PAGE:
The table olive SCI papers from China, with the exception of two articles which introduced an overview of EVOO microcapsule technology, did not involve specific processing studies. There were a relatively large number of papers published in Chinese journals that involved studies on table olive processing, and the content analysis showed that the study themes could be summarized into six categories (Figure 6). When compared to the mainstream research worldwide, more efforts are needed in harvesting and the fermented olive fruits. China is the first country to report the process for preparation of olive wine, and Chinese scholars have gained some experience in studies of products with Chinese characteristics, such as olive wine brewing and candied olive preparation 41. Domestic table olive studies published during the last five years have mainly focused on the following four aspects: (1) introduction and cultivation, (2) dynamic monitoring of nutritional components during processing, (3) analysis of pomace components, and (4) quality improvement in olive wine. The studies on table olive food processing mainly involve zymotechnique optimization, packaging bottle screening, pasteurization, ultraviolet ray sterilization, nutritional component determination, and aroma component determination 42, 43. However, additional important studies will be carried out on the products with Chinese characteristics such as olive wine, canned sweet water, candied products, and sour and sweat fermented olive fruits.

Currently, no domestic study has focused on table olive BPM or consumer decision-making and marketing, which is somewhat associated with the scale of production and processing enterprises and the regional limitations, and is an indication that production chain and value chain studies are insufficient on the whole during the upgrade of the table olive industries in China from traditional planting to modern intensive processing of farm products. Therefore, more effort needs to be applied to studies on consumer decisions and marketing. In provinces where table olive industrial development has been essentially achieved, including Gansu, Sichuan, and Yunnan, social and economic studies at the microcosmic levels of industrial sustained development, ecological environmental protection, manufacturer behavior, and enterprise ethics are needed.

4. Conclusion

Why table olive is still not popular with Chinese consumers? Perhaps this is mainly because that the imported table olives and their related products, studies, processes, and even the advertisement did not satisfy the demands of Chinese consumers. And the Chinese scientific and technologies innovations were limited too. Thus Chinese consumers couldn’t realize the function and the delicious of table olives though they might show their positive attitudes on the Western-style food such as Pisa, Hamburger, and Spaghetti, et al. However, China has a long history of pickle processing as well as a strong culture of fermentation and brewing, consumers should not feel strange about table olives, a healthful fruit pickle from Mediterranean countries. Thus it is necessary to modify their characteristics according to the consumer’s preferences and to carry out studies on marketing. Some studies in China recognized that Chinese consumers favor sweet flavors, and had produced the products of olive wine, candied olives, olive dairy products, olive jam, and sour and sweet fermented olive fruits. However, few comprehensive and systematic studies have been carried out on these products, and the market feedback has also been limited. We suggest that (1) these kinds of studies on the Chinese characteristics products should been carried out in a comprehensive and systematic way, and (2) Chinese table olive researchers should consolidate the exchange and study with the non-Mediterranean countries, whose scientific output on table olives are worth of reference, such as Denmark, the UK, and the US, while maintaining communications with the scientists in Mediterranean countries.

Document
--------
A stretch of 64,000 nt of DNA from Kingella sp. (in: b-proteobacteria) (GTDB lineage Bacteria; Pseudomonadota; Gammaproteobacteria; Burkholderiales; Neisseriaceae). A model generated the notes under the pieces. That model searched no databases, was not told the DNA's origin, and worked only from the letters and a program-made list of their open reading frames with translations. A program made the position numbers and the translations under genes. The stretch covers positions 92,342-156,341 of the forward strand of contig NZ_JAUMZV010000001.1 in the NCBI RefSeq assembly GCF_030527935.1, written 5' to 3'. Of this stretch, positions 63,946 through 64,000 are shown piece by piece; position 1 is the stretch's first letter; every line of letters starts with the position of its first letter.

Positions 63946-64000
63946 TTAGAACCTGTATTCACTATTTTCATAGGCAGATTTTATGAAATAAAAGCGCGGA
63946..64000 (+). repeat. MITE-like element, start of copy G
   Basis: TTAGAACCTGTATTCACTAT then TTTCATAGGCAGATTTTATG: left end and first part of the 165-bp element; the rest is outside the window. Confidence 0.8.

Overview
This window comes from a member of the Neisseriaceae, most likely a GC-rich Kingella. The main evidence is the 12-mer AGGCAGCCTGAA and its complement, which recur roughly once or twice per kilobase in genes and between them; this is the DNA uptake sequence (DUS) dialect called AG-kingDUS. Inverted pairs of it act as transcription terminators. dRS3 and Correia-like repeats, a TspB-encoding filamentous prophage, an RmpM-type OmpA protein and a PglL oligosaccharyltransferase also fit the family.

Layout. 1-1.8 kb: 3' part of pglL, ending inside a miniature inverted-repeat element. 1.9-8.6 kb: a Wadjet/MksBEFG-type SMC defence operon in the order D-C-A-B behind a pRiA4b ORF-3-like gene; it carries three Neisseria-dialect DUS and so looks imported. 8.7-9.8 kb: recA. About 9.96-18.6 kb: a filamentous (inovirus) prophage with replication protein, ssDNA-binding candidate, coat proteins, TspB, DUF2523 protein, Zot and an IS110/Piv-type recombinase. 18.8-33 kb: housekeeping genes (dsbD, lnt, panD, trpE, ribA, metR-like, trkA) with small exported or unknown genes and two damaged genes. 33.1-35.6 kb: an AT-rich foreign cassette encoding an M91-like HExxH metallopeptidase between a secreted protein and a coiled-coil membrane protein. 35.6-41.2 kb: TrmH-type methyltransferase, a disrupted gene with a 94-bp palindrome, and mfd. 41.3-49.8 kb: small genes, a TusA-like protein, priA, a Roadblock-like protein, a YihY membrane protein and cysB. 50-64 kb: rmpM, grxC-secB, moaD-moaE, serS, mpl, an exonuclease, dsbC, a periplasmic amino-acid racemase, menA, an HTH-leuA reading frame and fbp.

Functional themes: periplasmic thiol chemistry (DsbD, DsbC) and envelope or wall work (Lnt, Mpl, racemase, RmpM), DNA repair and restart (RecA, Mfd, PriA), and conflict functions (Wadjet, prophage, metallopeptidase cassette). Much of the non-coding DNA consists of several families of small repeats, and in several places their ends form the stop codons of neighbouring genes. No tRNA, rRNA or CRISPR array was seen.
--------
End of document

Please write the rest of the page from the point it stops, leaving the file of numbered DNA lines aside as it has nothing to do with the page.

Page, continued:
Acknowledgments

This work is supported by the International Cooperation Project of Sichuan Provincial Science and Technology Department, P.R.C (2013HH0017) and the Youth Program Special Fund of Central Colleges and Universities Basic Scientific Research Expenses of the Southwest Minzu University (2017NZYQN21).

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Chun Jiang Su, Junfeng Sun, Wanze Zhu. How Can We Make Chinese Consumers like Table Olive: A Review and Some Suggestions to the Researchers. Journal of Food and Nutrition Research. Vol. 6, No. 4, 2018, pp 216-226. http://pubs.sciepub.com/jfnr/6/4/3
MLA Style
Su, Chun Jiang, Junfeng Sun, and Wanze Zhu. "How Can We Make Chinese Consumers like Table Olive: A Review and Some Suggestions to the Researchers." Journal of Food and Nutrition Research 6.4 (2018): 216-226.
APA Style
Su, C. J. , Sun, J. , & Zhu, W. (2018). How Can We Make Chinese Consumers like Table Olive: A Review and Some Suggestions to the Researchers. Journal of Food and Nutrition Research, 6(4), 216-226.
Chicago Style
Su, Chun Jiang, Junfeng Sun, and Wanze Zhu. "How Can We Make Chinese Consumers like Table Olive: A Review and Some Suggestions to the Researchers." Journal of Food and Nutrition Research 6, no. 4 (2018): 216-226.